It’s not easy to cover a six-week campaign when you’re a monthly newspaper. So instead of getting into the daily issues of the campaign, this month Pipeline Newsasked essentially one question of most of the people we spoke to:
“What are the issues facing the oilpatch in this federal election?”
We asked that question across the spectrum, from small business owners to chamber representatives to municipal, provincial and federal elected officials. Well, we tried federal officials.
We put in requests to the campaign offices of three incumbent MPs in Saskatchewan representing the three parties currently representing Saskatchewan. We spoke or had email conversations with the campaign teams of Conservative Rosemarie Falk, Battlefords-Lloydminster, Liberal Ralph Goodale, Regina-Wascana, and NDP Sheri Benson, Saskatoon West. All were told we were asking this primary question: what are the issues facing the oilpatch in this federal election?
All were given five days to respond, and we made ourselves available evenings and weekends, with the deadline being the evening of Sunday, Sept. 22. Not one of those three candidates did so by our deadline.
Similarly, the same request was put in to provincial NDP Leader Ryan Meili’s office, with no response.
Those who did respond are in this edition, with additional stories on pipelinenews.ca that we did not have room to print.
Curiously, many of the people we spoke to, especially in Weyburn, did not specifically mention names, i.e. Trudeau, Scheer, Liberal, Conservative, or if they did, it was minimal. Instead, they referenced a change in government instead.
To that end, there was near-universal expectation, or desire, at minimum, of a change in government. And we’re not talking about the Green Party forming government, either.
One other thing came up in this election coverage that we have never seen in the numerous federal and provincial elections we have covered over the past 11.5 years. Several organizations were skittish about what they could say, both to us, and to the outside world, due to the recent changes to the Canada Elections Act. One person felt they could not live tweet an event because of the Act. Another felt their organization had to cage their remarks since they were registered as a third party under the Act. This, despite the fact their organization is at the very heart of some of the key issues in this election.
In effect, whether intentionally or not, debate has been effectively muzzled. You, the voter, are not getting the full-throated message from those, and likely many more, organizations and people because of the Elections Act. And you probably don’t even realize that.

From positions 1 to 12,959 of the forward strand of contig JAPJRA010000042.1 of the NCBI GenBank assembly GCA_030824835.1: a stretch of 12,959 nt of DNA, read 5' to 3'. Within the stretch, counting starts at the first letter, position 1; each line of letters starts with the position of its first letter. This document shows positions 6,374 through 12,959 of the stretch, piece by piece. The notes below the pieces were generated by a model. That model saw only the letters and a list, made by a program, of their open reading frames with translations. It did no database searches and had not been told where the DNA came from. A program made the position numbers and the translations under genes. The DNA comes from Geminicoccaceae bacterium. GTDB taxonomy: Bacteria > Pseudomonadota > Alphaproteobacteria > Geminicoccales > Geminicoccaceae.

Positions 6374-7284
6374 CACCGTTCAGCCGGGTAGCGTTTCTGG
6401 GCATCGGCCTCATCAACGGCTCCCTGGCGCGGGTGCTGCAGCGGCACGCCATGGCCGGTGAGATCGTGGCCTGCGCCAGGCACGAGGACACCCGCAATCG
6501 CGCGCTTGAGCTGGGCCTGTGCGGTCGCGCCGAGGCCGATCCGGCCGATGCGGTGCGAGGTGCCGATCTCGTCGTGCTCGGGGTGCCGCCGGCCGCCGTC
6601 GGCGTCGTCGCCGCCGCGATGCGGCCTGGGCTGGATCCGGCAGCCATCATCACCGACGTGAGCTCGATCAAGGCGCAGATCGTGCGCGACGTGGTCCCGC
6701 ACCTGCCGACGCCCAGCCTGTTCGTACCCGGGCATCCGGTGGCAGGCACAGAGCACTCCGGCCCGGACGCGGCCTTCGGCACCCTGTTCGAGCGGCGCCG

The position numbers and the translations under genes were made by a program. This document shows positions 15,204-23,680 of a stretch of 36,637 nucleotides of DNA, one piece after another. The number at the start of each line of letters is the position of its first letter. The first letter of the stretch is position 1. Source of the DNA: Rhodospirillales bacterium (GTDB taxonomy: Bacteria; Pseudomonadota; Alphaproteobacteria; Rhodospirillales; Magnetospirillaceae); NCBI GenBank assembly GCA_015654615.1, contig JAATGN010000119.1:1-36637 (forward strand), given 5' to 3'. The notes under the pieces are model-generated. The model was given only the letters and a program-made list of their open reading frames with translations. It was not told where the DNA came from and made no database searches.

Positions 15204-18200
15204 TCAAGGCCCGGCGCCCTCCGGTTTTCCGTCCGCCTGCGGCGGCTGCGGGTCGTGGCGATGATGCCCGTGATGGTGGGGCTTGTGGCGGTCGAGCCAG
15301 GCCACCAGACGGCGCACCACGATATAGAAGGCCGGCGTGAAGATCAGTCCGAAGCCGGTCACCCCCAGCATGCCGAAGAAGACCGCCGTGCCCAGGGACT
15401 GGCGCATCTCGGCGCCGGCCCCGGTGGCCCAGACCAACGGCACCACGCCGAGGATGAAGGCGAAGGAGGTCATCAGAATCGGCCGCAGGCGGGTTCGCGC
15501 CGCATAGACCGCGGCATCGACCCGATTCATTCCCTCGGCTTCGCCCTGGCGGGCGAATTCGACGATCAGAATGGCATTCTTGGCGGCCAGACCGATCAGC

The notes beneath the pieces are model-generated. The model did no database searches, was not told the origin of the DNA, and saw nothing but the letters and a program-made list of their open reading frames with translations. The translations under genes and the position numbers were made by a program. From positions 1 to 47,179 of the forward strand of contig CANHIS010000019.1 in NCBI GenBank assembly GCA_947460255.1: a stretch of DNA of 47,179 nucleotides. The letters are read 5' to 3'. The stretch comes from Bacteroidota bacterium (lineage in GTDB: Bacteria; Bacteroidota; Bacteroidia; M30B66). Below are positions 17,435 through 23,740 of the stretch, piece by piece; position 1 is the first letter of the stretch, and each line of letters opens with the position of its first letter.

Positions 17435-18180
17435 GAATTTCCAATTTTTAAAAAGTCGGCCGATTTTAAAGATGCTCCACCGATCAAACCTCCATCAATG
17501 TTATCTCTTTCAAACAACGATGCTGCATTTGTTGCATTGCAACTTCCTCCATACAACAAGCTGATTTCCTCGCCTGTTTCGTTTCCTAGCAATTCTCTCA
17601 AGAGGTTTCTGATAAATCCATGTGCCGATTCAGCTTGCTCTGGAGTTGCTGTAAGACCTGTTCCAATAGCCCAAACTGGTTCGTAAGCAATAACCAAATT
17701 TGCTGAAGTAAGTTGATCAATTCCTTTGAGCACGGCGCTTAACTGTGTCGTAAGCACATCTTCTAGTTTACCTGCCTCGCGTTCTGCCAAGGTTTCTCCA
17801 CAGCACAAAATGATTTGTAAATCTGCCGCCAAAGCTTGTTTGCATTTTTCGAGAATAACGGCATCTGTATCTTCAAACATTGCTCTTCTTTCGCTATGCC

There’s a reason there’s so much discontentment with the federal government. Yes, the oilpatch understands things are cyclical, and oil prices are down. But consider this nugget. North Dakota’s oilpatch, centred just two hours drive south of Estevan, has achieved this miracle over the same time Saskatchewan has barely kept pace.
North Dakota’s oil production dropped from 1.23 million barrels per day (bpd) in December 2014 to 942,000 in December 2016, but is now 1.44 million bpd, as of July 2019, according to the North Dakota Department of Mineral Resources. You can see for yourself here https://www.dmr.nd.gov/oilgas/stats/historicaloilprodstats.pdf
While they do have better geology, this was achieved with the same oil price, and the same market. The most significant difference has been federal governments on each side of the border. The dip in North Dakota production happened weeks before Donald Trump was sworn in. Since then they’ve added 498,000 barrels production in less than three years – which is a little over what Saskatchewan produces (the most recent numbers we have is 460,000 bpd). They’ve added the equivalent of our entire oilpatch in the first two years under Trump. In the meantime, industry people in Saskatchewan are telling Pipeline News, “We’re just barely trying to keep our doors open as we go through this downturn.”
What is wrong with this picture?
It’s not hard to see why pretty much everyone is calling for a change in government. That could be us. Instead of billions of dollars flowing out of Canada, into North Dakota and Texas, we could be the ones booming. We could be generating more jobs, more revenue for the economy, more taxes for health care and schools. It could be us.
But it’s not. A little over a year ago, the differential on heavy oil was costing us so much, Saskatchewan lost something to the tune of $300 million in royalties, never mind GDP. We were nearly giving our oil away. That’s $300 million that will never come back. And we continue to do this to ourselves every day.
Energy East was supposed to be in service by 2018. So was Northern Gateway. But they’re not. And Trans Mountain Expansion could still be tripped up in the courts any day.
That’s why the oilpatch is crying out for change. Can you blame them?